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The Honolulu Advertiser
Posted on: Tuesday, September 12, 2006

Four-legged heroes of 9/11 honored

By Tracy Grant
Washington Post

Monday was the fifth anniversary of the day when terrorists flew planes into the Pentagon, a Pennsylvania field and the World Trade Center. If you were in kindergarten or elementary school on Sept. 11, 2001, you might remember school letting out early, the news being on television constantly and your parents feeling very sad or angry.

Whatever you do or don't remember about Sept. 11, it's a date you will know for the rest of your life. Nearly 3,000 people were killed by the cruel actions of a few that day. As the shocking events unfolded, heroes emerged the passengers aboard a plane that crashed in Pennsylvania who fought their hijackers; the thousands of firefighters and police who responded in New York and Virginia; and the animals that helped search for survivors and those who died.

A new book celebrates the four-legged heroes of that day. "Dog Heroes of September 11th," by Nona Kilgore Bauer, tells the stories of 78 dogs that worked for days, often with little rest, at the World Trade Center and the Pentagon. The book also explains how dogs are trained for this special assignment.

KidsPost introduces you to a few of these animals. They prove that a dog really is man's best friend.


Anna and her handler, Sarah Atlas, arrived at the World Trade Center on the afternoon of Sept. 11. Anna, a German shepherd, was trained to find people trapped alive. When Anna first arrived at the site, she seemed desperate to find someone alive, Sarah remembers. But as the days wore on, the dog seemed to pick up on the sad mood around her. "I believe because I was tired and drained, she picked up on my emotions," Sarah said.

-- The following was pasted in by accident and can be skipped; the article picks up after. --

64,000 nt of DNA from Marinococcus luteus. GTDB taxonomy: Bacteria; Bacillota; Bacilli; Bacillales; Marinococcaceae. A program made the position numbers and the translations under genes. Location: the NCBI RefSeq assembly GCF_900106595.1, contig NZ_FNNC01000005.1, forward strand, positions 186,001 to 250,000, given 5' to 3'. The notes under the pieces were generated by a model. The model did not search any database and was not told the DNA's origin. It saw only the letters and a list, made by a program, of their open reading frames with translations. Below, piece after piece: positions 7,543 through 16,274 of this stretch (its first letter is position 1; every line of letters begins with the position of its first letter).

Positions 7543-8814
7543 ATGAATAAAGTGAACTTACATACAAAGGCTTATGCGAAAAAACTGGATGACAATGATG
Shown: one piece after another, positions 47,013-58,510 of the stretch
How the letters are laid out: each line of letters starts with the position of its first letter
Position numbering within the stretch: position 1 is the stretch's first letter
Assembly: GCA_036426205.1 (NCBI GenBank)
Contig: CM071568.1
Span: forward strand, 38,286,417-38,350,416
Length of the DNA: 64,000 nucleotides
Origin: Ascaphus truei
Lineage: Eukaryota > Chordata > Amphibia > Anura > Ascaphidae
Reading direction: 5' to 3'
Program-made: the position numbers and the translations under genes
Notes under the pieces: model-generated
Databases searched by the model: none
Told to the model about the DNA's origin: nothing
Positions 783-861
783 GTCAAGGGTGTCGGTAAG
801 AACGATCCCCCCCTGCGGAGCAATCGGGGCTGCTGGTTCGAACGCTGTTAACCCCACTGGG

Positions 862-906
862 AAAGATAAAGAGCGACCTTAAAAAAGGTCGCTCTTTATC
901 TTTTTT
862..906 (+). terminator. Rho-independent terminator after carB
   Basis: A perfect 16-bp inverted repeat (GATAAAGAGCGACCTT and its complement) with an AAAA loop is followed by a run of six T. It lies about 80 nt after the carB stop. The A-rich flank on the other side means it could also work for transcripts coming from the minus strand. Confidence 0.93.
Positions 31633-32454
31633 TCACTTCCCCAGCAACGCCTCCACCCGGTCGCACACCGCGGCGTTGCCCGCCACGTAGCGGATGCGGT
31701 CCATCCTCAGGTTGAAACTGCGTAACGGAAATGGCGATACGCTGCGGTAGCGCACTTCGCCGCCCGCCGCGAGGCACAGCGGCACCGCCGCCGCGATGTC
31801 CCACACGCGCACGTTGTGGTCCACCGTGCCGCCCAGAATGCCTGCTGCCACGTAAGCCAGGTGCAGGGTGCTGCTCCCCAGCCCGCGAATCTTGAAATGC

Because Anna was also trained as a therapy dog helping people in hospitals and nursing homes feel better the pats and hugs she got from firefighters and rescue workers kept her spirits up.

Sadly, Anna died in 2002. In recognition of her work, a flag was flown over the U.S. Capitol on Oct. 1 that year. A certificate in her honor noted "the bravery and courage (she) displayed while serving as a rescue dog at the World Trade Center."


Riley, a golden retriever, is one of the most famous dogs of Sept. 11 because of a photo taken of him at the World Trade Center site a few days after the attacks. In the photo, Riley is in a basket being sent over a 60-foot-deep canyon to search the rubble of the North Tower. "Normally when we send a dog, the handler goes with him," said Riley's trainer, Chris Selfridge. "This time we decided it was more practical to just send the dog."

Like Anna, Riley helped other rescuers just by being a lovable dog. "You could see the people change from being very down to wearing little smiles ... even for just 10 seconds," Selfridge said.


Stryker is a German shepherd who works with the Maryland-National Capital Park Police and helped at the Pentagon for 11 days following the attacks. Alice Hanan, Stryker's handler, said he seemed to understand the importance of the job because "he lost his normal playful attitude."

Stryker's hard work didn't begin or end at the Pentagon. He has been named the park police force's K-9 Officer of the Year five times.